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You are reading: Katz is out of the Bag: Katz’s Weaknesses & the Rapidly Emerging Technology of Today and the Future, (2005)
Katz is out of the Bag:
Katz’s Weaknesses & the Rapidly Emerging Technology of Today and the Future.
Robert Keates Spring, 2005
c. Pre-Katz Analysis
Under a pre-Katz property based law evaluation, the result changes completely, focusing on a trespass into the vehicle rather than a sampling of the driver’s breath. The Sniffer samples air from the inside of the car, using its pump to suck the air out. The car would be considered private property, and could not be searched in anyway without a warrant. Recall Silverman, where the court held officers actions constituted a search when a microphone was merely placed inside of the heating duct. This minute trespass is similar to the Sniffer using the air intake pump to pull air out of the car and evaluate it. Because the Sniffer would constitute a physical search of the vehicle and not just the driver’s breath, law enforcement could not use the Sniffer without a warrant.
5. Mass Spectrometry and Gas Chromatography
a. Traditional Katz Analysis
When applied to drug detection, mass spectrometry and gas chromatography are a unique combination of the Sniffer and a drug detecting dog. These molecule detection units detect drugs by sampling the air around a person or package. Proponents of the molecule detector hail the device as being far superior to drug sniffing canines. The technology is passive, meaning it is likely to receive the same analysis as drug sniffing dogs in Caballes. Only two cases have been heard involving similar devices, although neither was discussed in any depth. Individuals possessing narcotics could demonstrate a subjective expectation of privacy any number of ways. This paper will assume a subjective expectation of privacy has been asserted, in order to move on to the objective prong of Katz.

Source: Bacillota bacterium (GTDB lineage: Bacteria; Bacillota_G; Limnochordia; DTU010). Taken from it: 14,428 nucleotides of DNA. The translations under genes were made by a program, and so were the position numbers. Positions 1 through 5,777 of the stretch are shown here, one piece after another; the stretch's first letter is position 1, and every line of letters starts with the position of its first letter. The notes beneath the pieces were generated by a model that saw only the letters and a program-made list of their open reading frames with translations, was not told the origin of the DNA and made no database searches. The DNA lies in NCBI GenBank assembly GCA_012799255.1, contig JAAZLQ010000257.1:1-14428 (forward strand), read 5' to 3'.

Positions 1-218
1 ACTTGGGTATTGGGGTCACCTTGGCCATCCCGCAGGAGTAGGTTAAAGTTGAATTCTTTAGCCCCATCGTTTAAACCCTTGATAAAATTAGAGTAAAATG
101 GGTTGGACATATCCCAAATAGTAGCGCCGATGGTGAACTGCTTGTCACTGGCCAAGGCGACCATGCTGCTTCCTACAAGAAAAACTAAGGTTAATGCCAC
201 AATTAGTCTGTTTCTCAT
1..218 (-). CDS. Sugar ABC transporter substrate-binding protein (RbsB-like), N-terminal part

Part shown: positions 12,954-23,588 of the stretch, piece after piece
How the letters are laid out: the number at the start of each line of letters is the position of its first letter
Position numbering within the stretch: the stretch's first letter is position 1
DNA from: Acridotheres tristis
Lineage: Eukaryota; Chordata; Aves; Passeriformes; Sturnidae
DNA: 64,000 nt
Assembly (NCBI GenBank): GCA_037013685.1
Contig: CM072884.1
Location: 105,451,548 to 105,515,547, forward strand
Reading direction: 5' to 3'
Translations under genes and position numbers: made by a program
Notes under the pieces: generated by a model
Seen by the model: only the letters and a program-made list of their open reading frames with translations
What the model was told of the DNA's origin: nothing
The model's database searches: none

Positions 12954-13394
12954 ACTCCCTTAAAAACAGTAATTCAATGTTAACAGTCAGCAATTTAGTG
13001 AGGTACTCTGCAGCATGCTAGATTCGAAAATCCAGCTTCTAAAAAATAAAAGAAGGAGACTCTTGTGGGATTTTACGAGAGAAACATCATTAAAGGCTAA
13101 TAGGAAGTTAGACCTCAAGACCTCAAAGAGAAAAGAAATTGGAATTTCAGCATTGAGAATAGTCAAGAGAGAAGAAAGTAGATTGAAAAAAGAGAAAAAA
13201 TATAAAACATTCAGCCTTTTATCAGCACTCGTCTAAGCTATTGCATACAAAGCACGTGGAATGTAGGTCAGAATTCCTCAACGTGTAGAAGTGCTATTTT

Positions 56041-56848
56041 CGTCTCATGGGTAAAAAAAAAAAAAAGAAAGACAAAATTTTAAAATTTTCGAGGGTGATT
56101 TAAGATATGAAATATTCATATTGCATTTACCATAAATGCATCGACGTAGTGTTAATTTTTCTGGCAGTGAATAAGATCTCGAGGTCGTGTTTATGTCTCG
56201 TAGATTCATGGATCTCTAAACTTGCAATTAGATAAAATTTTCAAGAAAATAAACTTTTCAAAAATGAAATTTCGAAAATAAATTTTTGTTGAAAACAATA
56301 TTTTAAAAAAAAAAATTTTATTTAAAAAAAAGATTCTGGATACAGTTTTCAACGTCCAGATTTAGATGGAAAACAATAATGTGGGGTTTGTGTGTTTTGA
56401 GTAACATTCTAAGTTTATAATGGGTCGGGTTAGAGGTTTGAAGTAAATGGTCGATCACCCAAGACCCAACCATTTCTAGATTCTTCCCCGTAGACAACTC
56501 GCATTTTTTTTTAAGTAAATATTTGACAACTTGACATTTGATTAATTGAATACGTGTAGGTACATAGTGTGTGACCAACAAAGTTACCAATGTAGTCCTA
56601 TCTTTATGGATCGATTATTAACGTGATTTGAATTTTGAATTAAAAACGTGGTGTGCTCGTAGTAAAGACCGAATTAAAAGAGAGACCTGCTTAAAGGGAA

Under a traditional objective Katz inquiry, molecule detectors would not constitute a search. Much like dog sniffs; the molecule detector is capable of detecting only drugs. No other personal information is acquired, and the detector itself may be used a short distance from the suspect or a package, without intrusion. An individual has no right to possess contraband; therefore, society would not consider the molecule detector to invade any reasonable expectations of privacy.